How to Prevent Substance Misuse During Quarantine

It might be difficult to resist turning to alcohol or drugs as a way to deal with the stress and solitude of the COVID-19 outbreak. These times can be especially challenging for anyone working to overcome substance abuse. The counselors at the Chemical Dependency Program and Methadone Maintenance Program shared some methods to help stay sober while in quarantine.

1. Make a List of When You Typically Want to Turn to Substances

“Stress, life challenges and feelings of isolation or loneliness can lead people to drink or use drugs at any time,” said Dr. Sara Taki, Medical Director at the Methadone Maintenance Treatment Program. “They’re all likely to be happening during the outbreak.” Begin with making a list of things that you associate with turning to alcohol or substances. Along with listing broader triggers, like stress, try to get specific and also include things that are particular to your period of social distancing. Look at your list and determine which you can try avoiding altogether, which you’d need some reinforcements for resisting, and those for which you’d like to develop healthy coping habits.

2. Call In Your Reinforcements

“Isolation can increase the risk for substance abuse,” says Dr. Taki. “It’s easy to feel like you’re facing your challenges alone while social distancing, which is why it’s crucial to maintain your support network even while you’re apart.” Schedule phone calls or video chats with any friends, family members, or people you’ve met through support groups on a regular basis. This not only keeps you social and gives you an opportunity to share how you’re feeling, but if you’re in treatment it also keeps you accountable for your progress in recovery. Does your list have any recurring triggers on it – like days of the week or walking past a favorite bar– that you know you’ll be encountering often? Schedule your calls to align with those times so you’re not pushing through them on your own.

If you know someone who’s in recovery or you’re worried about during this time, offer to be that reinforcement. Ask them what they’re finding most challenging about being in quarantine and come up with a plan together of how you can offer extra support or a distraction. Check in regularly so they don’t have to reach out first.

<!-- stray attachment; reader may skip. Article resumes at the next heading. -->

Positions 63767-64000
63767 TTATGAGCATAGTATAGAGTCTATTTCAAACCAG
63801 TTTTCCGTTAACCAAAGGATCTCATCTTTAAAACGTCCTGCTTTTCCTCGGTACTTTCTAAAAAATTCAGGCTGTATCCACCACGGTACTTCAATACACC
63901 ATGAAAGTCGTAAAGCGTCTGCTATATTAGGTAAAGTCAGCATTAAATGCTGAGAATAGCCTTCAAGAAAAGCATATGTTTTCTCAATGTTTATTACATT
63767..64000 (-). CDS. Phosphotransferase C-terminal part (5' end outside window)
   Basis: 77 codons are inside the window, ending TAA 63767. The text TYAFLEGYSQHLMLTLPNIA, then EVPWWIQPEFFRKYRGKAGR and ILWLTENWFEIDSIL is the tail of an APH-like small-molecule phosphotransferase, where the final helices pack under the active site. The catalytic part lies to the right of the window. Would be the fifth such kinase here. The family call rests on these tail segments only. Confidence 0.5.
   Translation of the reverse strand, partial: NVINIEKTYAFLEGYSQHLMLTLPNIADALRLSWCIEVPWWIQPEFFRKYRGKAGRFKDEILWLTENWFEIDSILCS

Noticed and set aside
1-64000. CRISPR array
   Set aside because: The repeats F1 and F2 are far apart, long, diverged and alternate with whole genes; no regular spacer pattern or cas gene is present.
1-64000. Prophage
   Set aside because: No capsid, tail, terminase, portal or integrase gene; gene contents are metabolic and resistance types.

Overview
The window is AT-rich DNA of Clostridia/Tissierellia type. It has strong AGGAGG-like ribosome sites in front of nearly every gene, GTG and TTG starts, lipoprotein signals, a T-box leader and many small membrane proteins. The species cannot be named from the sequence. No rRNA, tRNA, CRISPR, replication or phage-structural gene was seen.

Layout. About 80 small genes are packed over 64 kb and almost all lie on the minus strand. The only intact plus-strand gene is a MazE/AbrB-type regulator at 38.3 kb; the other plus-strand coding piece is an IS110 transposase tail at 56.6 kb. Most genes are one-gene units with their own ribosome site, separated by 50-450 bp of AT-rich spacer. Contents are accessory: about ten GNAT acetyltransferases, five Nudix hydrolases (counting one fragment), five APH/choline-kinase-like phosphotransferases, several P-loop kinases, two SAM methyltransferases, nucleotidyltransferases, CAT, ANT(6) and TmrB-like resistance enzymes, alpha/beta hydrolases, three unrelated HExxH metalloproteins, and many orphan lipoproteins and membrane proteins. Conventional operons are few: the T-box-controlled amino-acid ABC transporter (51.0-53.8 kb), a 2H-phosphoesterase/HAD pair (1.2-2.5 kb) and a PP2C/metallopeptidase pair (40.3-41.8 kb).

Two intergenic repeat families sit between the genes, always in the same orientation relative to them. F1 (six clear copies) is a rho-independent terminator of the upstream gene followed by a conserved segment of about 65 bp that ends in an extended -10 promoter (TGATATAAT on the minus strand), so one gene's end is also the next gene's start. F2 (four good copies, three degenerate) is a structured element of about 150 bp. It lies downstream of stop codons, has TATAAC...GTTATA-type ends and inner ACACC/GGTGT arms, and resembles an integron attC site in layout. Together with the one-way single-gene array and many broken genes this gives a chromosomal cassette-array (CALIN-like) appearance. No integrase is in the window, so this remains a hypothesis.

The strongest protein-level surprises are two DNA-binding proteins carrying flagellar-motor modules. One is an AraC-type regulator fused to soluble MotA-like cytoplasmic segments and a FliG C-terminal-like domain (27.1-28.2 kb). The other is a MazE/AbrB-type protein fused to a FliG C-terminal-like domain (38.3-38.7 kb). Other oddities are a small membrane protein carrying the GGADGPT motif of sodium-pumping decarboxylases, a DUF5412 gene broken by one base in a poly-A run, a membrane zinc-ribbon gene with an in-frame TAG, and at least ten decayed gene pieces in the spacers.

3. Adapt Your Healthy Habits – And Start New Ones

Maintain a balanced diet and create a daily exercise routine for yourself, whether that’s going for a jog, following along with a cardio video online, or turning on some music and dancing. Exercise releases endorphins, which are a natural pain reducer and can cause feelings of happiness and well-being. Exercise also provides a distraction from cravings and can reduce feelings of stress.

You may be missing coping mechanisms you’ve developed over time or fulfilling parts of your life that have had to change during the outbreak. Shift your focus to seeing social distancing as an opportunity to try new things. Simple activities like drawing or crafting something are especially helpful for relieving stress. Other ideas include learning a new dish to cook, following a dance video, writing daily in a journal or reading a long book series.

4. Make a Schedule

Having structure in your life is helpful for maintaining healthy habits as well as being in recovery, and that can be one of the first things to go while quarantined. Create some routines for your life while social distancing on a daily and weekly basis. You may still have some foundation to plan around if you’re working onsite at your job or from home, but it’s likely things have changed in some way. Fill in those gaps with your own plans. Start with the basics like when you’ll wake up, meal times and when you need to do essential activities like grocery shopping or refilling medications. Then, include your reinforcements you set up and put aside time each day for those healthy habits. It doesn’t need to be a rigid schedule that accounts for every hour of the day, but having some guidance for how you spend your time helps prevent making impulse decisions when you’re overwhelmed or bored. It also gives you a sense of normalcy and control.

5. Remember That You’re Not On Your Own

A lot has changed since the outbreak started, but if you’re finding it difficult to resist using alcohol or drugs as a coping mechanism or sticking to your treatment plan, one thing that will not change is your access to counseling and assistance with the teams at the Chemical Dependency Program and Methadone Maintenance Treatment Program. Social workers at CDP are currently continuing to provide treatment over the phone and virtually with scheduled appointments from Monday through Friday, 9:00 a.m. – 5:00 p.m. Walk-in admissions and crisis intervention services are available on site at the center on Tuesdays from 9:00am-5:00pm for those without access to a phone or computer. The program is still accepting new clients, and is available to support family members of those in recovery as well. CDP can be reached at (212) 691-2900 x 310.

“MMTP is committed to providing essential medications for opioid use disorder, which include methadone, buprenorphine, and X-Naltrexone, throughout the COVID-19 crisis, along with Telehealth counseling” assures Dr. Taki. The hours of service have not changed and intake appointments can be made by calling (212) 677-3400.

You can also find resources and treatment 24/7 with NYC’s drug and alcohol use hotline at 1-888-NYC-WELL (1-888-692-9355). For other city resources you can visit NYC Health to find syringe programs, harm reduction services, overdose prevention and more services to help you through this challenging time.